The Anoles of Soroa, and the Lost Manuscript of Williams and Rand

With several colleagues, Cuba’s foremost authority on Anolis lizards – Lourdes Rodríguez Schettino – has recently published a paper on the anoles of Soroa that’s well worth checking out.

Soroa, in Pinar del Río, Cuba

Soroa is an unbelievable place.  Although you wouldn’t guess it to be special for any particular reason – it’s a lower mid-elevation inland site in Cuba’s Pinar del Rio province – the place is lousy with anoles.  There are a whopping 11 species there – on a visit you can see representatives of all six Greater Antillean ecomorphs in action, as well as several ‘boutique anoles’ – weirdos like the aquatic Anolis vermiculatus, or the ‘chipojo bobo’ Anolis (Chamaeleolis) barbatus that have no counterparts on other islands.

Soroa is a legendary site among anolefolk, and has been host to seemingly countless studies of anole ecology, doubtless due to the presence of a moderately comfortable resort on the premises. Lourdes Rodríguez Schettino and her students and colleagues regularly studied the natural history of Soroa’s anoles in the 80s and 90s (much of this work is summarized in an excellent 1999 book), and in the mid-90s, she hosted two joint Cuba-United States research expeditions to study anole community ecology there (Losos et al. 2003).

The famous Soroa waterfall (pretty tame in the middle of a 2008 drought)

Given its diversity and history, it may come as a surprise that Soroa, and indeed Cuba in general, played very little role in Ernest Williams’ original formulation of the ecomorph concept.  Williams had been to Cuba a few times in the late 50s and early 60s (with Ruibal in ‘57, ‘59, and ‘62, according to collecting records), but hadn’t seen the living Cuban anole fauna in years by the time he and Rand began thinking about ecomorphs.  Cuba figured into Williams’ seminal 1972 and 1983 papers, but only in a minor way – those papers were mainly derived from observations on Puerto Rico, Jamaica, and Hispaniola (see Rand 1964, 1967, Rand and Williams 1969;  also check out Yoel Stuart’s great post on that first paper here).  It’s therefore somewhat ironic that Soroa is such a classic site for anole ecomorphology (much credit for this certainly belongs to Lourdes).

Although Williams’ famous ecomorph chapter came out in 1983 (in Huey et al.; Lizard Ecology; Harvard Univ. Press), it was that very year he and Stan Rand finally paid a visit to Soroa to study anoles (Rand had briefly passed through in 1981).  Although others were along, a young Lourdes Rodríguez Schettino was the primary organizer of this trip.  This trip was brief, but Williams and Rand felt they had enough observations to use Soroa as a “test case” of the ecomorph concept: since Cuba wasn’t really used to formulate the ecomorph concept, it could be used to test its generality. Although the men drafted a manuscript, it fell by the wayside at some point, and both of them later passed away.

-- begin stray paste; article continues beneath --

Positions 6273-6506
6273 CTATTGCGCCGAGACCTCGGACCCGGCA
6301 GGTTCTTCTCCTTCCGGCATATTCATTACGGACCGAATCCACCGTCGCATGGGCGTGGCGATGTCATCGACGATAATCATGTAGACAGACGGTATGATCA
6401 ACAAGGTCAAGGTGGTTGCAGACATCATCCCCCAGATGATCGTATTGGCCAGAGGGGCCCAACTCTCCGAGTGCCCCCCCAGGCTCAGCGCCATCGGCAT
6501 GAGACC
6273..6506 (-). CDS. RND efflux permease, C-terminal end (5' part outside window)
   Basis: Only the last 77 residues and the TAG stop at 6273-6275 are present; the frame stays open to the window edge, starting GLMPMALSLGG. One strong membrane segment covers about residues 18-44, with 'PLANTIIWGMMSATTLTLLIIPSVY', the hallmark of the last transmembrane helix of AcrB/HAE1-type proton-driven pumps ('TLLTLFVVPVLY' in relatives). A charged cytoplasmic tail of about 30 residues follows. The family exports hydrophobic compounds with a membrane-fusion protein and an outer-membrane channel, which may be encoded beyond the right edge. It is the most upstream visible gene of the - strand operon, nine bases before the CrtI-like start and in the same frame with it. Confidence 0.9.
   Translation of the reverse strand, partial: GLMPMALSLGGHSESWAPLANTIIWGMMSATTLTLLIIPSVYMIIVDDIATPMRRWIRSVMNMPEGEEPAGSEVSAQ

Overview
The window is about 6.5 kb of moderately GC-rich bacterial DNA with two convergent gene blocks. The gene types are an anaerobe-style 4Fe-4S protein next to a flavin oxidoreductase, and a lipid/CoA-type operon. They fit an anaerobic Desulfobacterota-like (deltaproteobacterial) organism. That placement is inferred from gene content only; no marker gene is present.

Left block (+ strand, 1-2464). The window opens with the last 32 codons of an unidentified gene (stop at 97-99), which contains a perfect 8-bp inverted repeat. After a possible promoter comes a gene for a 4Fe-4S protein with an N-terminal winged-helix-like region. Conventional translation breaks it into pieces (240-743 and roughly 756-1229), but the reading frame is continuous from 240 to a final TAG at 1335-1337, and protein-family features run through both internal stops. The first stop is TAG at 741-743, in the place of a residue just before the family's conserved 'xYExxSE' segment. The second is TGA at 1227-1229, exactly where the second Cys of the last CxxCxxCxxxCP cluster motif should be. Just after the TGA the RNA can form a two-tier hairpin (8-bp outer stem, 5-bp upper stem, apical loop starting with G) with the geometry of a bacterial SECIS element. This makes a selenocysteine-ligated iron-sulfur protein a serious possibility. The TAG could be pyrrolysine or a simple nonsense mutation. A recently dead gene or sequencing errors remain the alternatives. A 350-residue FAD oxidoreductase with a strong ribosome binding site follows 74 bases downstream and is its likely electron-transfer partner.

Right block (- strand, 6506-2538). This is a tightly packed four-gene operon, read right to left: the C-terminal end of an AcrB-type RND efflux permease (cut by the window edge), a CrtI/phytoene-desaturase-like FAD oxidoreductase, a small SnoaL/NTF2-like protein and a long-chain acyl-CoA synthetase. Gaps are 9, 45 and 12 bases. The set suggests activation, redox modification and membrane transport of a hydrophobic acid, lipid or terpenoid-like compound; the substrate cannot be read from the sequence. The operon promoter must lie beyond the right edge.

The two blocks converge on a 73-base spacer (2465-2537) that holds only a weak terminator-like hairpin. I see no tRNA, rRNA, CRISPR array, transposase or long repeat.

Rand (left) and Williams, at Soroa in 1983. Photo courtesy of Lourdes Rodríguez Schettino

In many ways, this recent paper on Soroa carries out the test Williams and Rand had intended – a broad, detailed ecological study of a diverse Cuban anole community. Although the authors find a strong match between Soroa and communities on other islands, there are interesting differences too – most noteworthy are the occurrence of unique ecological specialists (like the aquatic A. vermiculatus) and the presence of four members of a single ecomorph (trunk-ground), which appear to exhibit different thermal specializations despite their similar use of microhabitats.

Take a look at the paper, but also be sure to check out the supplementary material, which consists of Williams and Rand’s working draft of their never-published Soroa manuscript.  Although it’s certainly a work-in-progress, it’s a very interesting and sometimes surprising retrospective on the ecomorph concept by the authors of the idea themselves.

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2 Responses to The Anoles of Soroa, and the Lost Manuscript of Williams and Rand

  1. Jonathan Losos says:

    Good news for herpetologists interested in seeing Soroa themselves. The Obama administration has just announced plans to loosen restrictions on travel to Cuba:

  2. lukemahler says:

    I figured I’d post links to a couple of pictures of Lourdes for those interested. The first is a picture of her from a few days ago, when she received a national award in Havana for her lifetime contribution to Cuban science.

    The second is a picture Jim Parham just sent me from a trip we did with Lourdes, Jason Kolbe, Ted Papenfuss, and others in late 2008. Lourdes is on the left and I’m on the right, holding a large Anolis equestris.

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